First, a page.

Brooklyn Park city leaders seek to rebrand, broaden appeal - FOX 10 News |

Brooklyn Park city leaders seek to rebrand, broaden appeal

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Crime is just one of the reasons leaders in Brooklyn Park feel like their city gets an undue bad rap -- especially since numbers are down. Now,  they are spending money on a new marketing campaign bring public perception more in line with reality. 

Brooklyn Park Mayor Jeffrey Lunde says it's still too early to say what the rebranding strategy will look like, but it will focus on the city's strengths, media coverage, and what people are saying on social media.

Currently, the perception by some outsiders -- and even some who live in Brooklyn Park -- isn't exactly what Lunde would like to hear about his community.

"Brooklyn Park has an image problem," he acknowledged.

Some told Fox 9 News the city isn't safe and has a bleak economic forecast marred by poverty, foreclosures and crime. Others say the town appears divided by race.

The facts tell a different story. The city's crime rate is at a 20-year low, and big businesses like Target are moving in -- but when perception becomes reality, it's a hard perspective to change.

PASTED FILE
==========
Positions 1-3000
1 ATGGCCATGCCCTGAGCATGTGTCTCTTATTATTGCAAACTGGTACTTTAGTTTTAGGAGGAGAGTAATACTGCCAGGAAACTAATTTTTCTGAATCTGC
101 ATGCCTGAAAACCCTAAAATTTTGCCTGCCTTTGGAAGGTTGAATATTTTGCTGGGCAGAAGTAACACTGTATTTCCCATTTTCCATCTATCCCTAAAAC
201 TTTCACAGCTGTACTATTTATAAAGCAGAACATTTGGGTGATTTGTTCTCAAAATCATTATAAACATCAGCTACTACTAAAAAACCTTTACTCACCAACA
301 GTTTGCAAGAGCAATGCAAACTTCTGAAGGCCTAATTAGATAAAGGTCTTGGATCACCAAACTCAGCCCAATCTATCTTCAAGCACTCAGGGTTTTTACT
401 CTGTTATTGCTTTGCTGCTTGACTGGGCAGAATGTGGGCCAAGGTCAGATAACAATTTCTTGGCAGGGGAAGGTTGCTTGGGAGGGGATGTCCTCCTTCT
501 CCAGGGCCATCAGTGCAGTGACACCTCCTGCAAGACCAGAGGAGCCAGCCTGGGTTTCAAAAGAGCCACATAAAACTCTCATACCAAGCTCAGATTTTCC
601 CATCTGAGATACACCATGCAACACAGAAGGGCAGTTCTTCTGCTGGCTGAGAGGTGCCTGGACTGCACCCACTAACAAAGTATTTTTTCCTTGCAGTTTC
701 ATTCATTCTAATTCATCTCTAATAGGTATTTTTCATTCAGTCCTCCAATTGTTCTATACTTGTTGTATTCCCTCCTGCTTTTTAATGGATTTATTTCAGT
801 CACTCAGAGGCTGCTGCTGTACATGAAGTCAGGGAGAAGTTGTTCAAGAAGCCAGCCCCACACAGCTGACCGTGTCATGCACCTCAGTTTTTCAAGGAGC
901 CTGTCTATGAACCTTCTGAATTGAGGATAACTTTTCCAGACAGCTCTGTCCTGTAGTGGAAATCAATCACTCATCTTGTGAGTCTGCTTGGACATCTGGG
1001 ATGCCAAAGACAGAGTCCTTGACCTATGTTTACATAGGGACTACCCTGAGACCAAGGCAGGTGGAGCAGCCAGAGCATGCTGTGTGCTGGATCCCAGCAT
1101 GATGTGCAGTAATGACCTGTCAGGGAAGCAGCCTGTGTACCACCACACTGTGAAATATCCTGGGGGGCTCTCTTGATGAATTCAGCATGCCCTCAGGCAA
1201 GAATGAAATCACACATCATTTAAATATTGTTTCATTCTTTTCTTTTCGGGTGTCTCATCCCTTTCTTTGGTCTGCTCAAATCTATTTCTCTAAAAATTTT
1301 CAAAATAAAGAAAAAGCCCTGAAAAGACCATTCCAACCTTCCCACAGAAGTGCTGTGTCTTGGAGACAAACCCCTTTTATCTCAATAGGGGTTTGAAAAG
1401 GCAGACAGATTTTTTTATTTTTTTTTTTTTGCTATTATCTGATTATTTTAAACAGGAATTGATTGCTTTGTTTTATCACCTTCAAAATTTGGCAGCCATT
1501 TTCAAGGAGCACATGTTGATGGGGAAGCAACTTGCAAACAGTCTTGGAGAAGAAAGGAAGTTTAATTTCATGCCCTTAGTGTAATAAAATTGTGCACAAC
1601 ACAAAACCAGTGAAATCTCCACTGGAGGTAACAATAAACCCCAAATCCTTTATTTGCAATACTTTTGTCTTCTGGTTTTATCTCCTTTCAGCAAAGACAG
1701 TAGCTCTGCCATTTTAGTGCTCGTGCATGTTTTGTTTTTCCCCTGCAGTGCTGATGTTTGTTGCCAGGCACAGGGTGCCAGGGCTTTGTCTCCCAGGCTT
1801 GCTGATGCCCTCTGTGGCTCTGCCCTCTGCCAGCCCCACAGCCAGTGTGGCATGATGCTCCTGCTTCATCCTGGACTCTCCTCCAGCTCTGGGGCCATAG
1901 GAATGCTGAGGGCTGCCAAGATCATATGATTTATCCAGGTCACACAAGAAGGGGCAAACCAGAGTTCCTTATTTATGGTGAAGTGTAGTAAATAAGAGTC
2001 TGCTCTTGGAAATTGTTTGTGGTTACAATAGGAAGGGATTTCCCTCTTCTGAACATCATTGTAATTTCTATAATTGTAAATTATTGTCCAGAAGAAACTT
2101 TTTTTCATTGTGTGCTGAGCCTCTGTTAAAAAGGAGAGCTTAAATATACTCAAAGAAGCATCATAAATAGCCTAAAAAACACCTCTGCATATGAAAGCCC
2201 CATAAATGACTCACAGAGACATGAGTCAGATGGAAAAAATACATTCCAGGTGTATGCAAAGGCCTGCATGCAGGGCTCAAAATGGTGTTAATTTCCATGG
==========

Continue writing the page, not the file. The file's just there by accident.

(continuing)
Lunde said that to truly understand how Brooklyn Park got its sketchy reputation, a history lesson of sorts is needed. The city was thriving in the 70s and 80s, but a glut of apartments and dropping prices allowed slum lords to move in during the 90s, offering cheap housing to anyone.

"So, what you had was a lot of crime happening," he explained.

Today, Brooklyn Park is the fourth largest city in the metro area and is also No. 1 for job growth in the state. That's momentum city leaders hope to ride as they buff up the city's image.

"I think a lot of it has to do with racism," Lunde admitted. "People just see things, they'll associate things negative things -- crime -- with people's skin color."

The 2010 census showed a rapidly changing demographic in the city, with African Americans, Asian, and Hispanic residents now outnumbering whites; however, Lunde insists no hard data shows people of color commit more crimes in his community.

"Take a role in defining what your brand is," he recommended. "If we're not managing our brand, somebody else is."

Recently, a close vote by the Brooklyn Park City Council gave the green light to a plan to hire Minneapolis public relations firm Carmichael Lynch Spong to rebrand the city for a fee of $150,000.

"The more branding that can be done, the more they're going to be able to direct their message to the kinds of people they want in their town," advertising professor Craig Bryan, with the University of St. Thomas, said.

Yet, Bryan said the city must take care to ensure the new brand accurately represents the city.

"At the end of the day, you're going to get people there, but they may not be there very long," he said.

It is important to note that not everyone on the City Council was keen on the plan. Some said it's too expensive and a waste of money; however, Lunde hopes the campaign will make its debut next summer.

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